This year’s Faculty Dance Concert, “In Motion,” will consist of five contemporary works choreographed by four members of the Dance Department faculty.
The 90-minute concert featuring performances by 35 HWS students will take place at 8 p.m. on Thursday, April 24, and again on Friday, April 25. The concert will also be held at 2 p.m. on Saturday, April 26. All shows will be held in Winn-Seeley Theater. General admission is $5 at the door.
As part of this year’s concert, Assistant Professor of Dance Kathy Diehl is contributing two works to the concert. The first is a student ensemble with eight dancers.
The original inspiration for the work was the Emily Dickinson poem, “Hope is the thing with feathers.” As Diehl learned more about Dickinson’s life, she became increasingly intrigued by the complex nature of hope – how it is perhaps perpetual, but exists in various stages of accessibility, as well as questions about the relationship between self-preservation and hope; how one releases self-imposed boundaries of hopelessness/despair to reconnect with the sense of self; and the association between hope and interpersonal connection.
For the first work, Diehl decided to create three sections that represent a journey from a place of confinement to one of openness, ultimately recognizing that the experience of hope truly lies within.
Diehl’s second piece in the concert will be a trio danced by Diehl, Assistant Professor of Dance Kelly Johnson and Alaina Olivieri. The piece, “Triangulation,” premiered in 2012 and is an exploration of scholar Murray Bowen’s theory of triangular relationships in family systems. In her previous work as a psychotherapist, Diehl was very interested in this concept as it can be incredibly dysfunctional and was very challenging to resolve in a therapeutic setting due to multiple entrenched distortions of reality. Set to the haunting music of Max Richter, the piece is Diehl’s interpretation of the unpredictability of trust, manipulation, and deception, and the overall destructive nature of triangulation.
Associate Professor of Dance Michelle Iklé’s ensemble project, “Movement Studies,” includes 12 student dancers and reflects her current interest in creating distinctive environments on stage. “Movement Studies” was inspired by movements found in nature and movement signatures found in non-human forms. Similar to an artist’s sketch pad, the two studies serve as a starting point for a larger series of explorations and differ in their detail and complexity. Videoscapes captured and edited by HWS videographer Andrew Markham ’10 provide a visual score for the choreography as the dancers shift into different environments.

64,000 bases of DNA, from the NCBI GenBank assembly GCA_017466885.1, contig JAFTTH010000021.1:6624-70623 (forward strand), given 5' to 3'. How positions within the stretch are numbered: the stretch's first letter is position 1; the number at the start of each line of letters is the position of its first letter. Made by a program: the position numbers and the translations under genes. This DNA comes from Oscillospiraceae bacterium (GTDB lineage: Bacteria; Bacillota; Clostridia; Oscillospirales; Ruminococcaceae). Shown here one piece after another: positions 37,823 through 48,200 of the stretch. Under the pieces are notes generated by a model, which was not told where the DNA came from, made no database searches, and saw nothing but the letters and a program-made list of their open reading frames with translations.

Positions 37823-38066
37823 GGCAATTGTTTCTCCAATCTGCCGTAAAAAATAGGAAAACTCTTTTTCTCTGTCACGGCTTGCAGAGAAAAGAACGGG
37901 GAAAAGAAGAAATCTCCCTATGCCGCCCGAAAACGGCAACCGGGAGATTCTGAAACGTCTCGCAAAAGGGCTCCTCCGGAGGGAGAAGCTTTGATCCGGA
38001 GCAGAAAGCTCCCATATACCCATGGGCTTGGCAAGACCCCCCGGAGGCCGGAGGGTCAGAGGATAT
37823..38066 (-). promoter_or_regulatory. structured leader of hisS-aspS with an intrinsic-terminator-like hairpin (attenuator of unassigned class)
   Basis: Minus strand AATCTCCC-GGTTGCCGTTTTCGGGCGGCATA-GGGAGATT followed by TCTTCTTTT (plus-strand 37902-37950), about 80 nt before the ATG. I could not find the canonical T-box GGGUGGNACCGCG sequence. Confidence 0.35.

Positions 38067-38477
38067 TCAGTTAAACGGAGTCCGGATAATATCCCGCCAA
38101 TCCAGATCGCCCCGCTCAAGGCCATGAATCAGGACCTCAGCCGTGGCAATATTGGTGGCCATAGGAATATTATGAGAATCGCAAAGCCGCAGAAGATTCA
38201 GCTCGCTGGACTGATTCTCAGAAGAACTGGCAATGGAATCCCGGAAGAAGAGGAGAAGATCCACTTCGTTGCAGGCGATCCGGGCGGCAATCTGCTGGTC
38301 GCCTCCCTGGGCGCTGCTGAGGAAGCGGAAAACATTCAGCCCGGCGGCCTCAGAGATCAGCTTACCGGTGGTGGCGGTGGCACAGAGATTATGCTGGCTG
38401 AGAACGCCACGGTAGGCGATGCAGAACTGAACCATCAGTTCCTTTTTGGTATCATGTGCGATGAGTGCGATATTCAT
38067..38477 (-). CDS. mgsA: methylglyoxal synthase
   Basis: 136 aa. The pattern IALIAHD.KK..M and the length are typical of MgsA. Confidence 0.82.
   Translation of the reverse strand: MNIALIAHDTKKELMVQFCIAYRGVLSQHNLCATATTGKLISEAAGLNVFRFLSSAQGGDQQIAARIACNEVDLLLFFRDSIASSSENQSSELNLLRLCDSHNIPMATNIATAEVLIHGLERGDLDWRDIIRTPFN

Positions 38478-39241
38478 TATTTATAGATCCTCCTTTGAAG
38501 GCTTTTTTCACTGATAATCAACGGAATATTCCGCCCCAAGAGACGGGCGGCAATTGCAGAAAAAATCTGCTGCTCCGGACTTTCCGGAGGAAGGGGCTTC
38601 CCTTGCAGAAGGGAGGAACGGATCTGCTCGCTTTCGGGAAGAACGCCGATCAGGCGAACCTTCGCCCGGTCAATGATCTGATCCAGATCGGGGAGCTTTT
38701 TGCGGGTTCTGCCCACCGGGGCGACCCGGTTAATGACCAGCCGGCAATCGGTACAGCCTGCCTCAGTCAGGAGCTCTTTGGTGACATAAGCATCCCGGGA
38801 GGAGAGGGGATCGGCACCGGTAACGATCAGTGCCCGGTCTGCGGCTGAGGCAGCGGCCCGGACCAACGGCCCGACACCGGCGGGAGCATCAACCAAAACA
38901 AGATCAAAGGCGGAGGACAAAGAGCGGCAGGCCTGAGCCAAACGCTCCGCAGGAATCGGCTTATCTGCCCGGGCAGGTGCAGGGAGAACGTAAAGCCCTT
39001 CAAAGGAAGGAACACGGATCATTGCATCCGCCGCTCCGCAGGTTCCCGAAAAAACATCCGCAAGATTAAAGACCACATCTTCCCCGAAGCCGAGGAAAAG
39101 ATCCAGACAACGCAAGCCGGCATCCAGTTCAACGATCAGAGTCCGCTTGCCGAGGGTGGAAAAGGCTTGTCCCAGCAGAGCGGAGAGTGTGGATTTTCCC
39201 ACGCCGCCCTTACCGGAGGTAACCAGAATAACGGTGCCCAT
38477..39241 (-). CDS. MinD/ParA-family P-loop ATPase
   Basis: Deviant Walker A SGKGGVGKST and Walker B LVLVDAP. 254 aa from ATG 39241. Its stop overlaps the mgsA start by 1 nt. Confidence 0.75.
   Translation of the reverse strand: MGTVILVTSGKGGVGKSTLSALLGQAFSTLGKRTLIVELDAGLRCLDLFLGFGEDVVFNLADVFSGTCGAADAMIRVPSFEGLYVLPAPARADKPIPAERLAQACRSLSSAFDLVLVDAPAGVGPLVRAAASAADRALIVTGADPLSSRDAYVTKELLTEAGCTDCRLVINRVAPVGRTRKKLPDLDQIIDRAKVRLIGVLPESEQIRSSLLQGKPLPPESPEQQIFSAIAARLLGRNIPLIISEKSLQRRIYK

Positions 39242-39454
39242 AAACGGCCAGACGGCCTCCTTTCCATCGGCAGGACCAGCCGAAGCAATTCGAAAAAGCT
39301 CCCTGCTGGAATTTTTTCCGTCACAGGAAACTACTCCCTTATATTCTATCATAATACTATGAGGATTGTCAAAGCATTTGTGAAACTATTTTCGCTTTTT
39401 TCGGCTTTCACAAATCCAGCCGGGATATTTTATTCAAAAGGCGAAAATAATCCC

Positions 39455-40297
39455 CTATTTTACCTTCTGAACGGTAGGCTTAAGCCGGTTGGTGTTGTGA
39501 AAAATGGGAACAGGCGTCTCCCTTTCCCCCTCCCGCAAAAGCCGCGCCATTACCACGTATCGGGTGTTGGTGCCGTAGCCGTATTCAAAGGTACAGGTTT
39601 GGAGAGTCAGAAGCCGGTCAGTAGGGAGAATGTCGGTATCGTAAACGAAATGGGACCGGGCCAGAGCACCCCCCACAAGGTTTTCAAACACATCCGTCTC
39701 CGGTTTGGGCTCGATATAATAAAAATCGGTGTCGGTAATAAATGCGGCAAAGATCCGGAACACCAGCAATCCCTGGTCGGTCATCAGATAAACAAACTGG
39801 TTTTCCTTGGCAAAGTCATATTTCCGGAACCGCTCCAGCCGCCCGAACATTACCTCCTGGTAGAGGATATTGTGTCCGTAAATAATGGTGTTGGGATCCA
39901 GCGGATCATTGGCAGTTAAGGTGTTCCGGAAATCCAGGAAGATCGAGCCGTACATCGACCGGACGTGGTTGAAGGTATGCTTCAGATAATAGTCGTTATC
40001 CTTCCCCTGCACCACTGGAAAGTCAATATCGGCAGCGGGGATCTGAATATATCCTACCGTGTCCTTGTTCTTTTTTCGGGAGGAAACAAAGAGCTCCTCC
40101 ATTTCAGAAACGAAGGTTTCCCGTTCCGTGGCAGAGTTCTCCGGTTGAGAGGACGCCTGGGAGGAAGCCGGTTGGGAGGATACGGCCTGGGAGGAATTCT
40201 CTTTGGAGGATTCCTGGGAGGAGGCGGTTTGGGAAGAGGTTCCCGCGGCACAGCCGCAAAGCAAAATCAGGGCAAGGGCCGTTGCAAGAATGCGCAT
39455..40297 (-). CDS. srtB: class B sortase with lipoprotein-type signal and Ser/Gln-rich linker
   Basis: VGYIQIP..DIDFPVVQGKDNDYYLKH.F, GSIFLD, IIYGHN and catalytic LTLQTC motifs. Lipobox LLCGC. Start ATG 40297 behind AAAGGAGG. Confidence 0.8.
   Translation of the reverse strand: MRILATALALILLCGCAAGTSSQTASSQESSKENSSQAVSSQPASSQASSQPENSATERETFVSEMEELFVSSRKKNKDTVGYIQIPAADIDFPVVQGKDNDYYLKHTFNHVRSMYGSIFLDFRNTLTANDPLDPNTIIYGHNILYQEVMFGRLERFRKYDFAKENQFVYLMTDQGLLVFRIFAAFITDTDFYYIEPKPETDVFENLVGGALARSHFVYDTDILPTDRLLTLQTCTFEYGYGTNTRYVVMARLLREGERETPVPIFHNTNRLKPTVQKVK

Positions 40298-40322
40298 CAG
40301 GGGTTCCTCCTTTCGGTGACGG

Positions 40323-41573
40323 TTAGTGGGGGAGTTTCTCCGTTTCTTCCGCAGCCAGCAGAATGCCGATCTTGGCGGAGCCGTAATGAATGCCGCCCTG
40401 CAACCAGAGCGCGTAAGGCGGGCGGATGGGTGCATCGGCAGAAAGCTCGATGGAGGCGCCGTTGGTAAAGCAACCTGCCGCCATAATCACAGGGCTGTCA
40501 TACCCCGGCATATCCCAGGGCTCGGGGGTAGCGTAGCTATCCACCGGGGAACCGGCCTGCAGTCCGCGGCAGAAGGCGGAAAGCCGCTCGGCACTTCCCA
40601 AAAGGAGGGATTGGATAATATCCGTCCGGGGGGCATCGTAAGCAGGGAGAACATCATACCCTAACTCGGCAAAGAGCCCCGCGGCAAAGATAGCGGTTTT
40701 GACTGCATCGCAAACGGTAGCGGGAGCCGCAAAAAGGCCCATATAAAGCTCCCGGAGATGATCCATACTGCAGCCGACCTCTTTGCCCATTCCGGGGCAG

Johnson has created a new ensemble work titled, “Dig, Sift and Bury.” The cast for this piece is a collective of students currently enrolled in DAN 955, “Global Dance Techniques,” an upper level course consisting of students who have studied dances of the African Diaspora with Johnson prior and who are continuing to embody the vibrant nuances present in African and Caribbean dance and culture. This year’s cast and choreographer have had the pleasure of collaborating with Trey Jones, a DJ based in Washington, D.C., on a project that reveals the essence of the African presence in contemporary urban dance.
Professor of Dance Cynthia Williams was inspired by a work in Professor of Art Phillia Yi’s 2013 faculty art exhibition: “Fall.” The work, a 82- by 128-inch charcoal drawing on paper, hung from the ceiling of The Davis Gallery at Houghton House, and spilled onto the floor. Captivated by the swirling movement and the multiple metaphors suggested by the title, Williams has been working in conjunction with 14 dancers to create movement phrases inspired by images as diverse as falling angels, Laban Movement Analysis’ “flying and falling” movement scales, falling factorials, falling in love, falling stars, and Yi’s original artwork. Print panel reproductions of the art work hang above the dancers during the piece, and particular sections of the choreography transpose the drawing’s swirls, lines and textures into moving patterns through space.
The music for Williams’ ensemble piece is Steve Reich’s “Cello Counterpoint,” written for and performed by cellist Maya Beiser. Reich notes that he was “delighted to write this for her, the densest and most complicated by far of all my “Counterpoint” pieces.” At times driving and edgy, the music propels the dancers through space and provides moments of lyrical suspension, supporting their on-going rising and falling.
The image above is the charcoal drawing by Professor of Art and Architecture Phillia Yi titled “Fall.”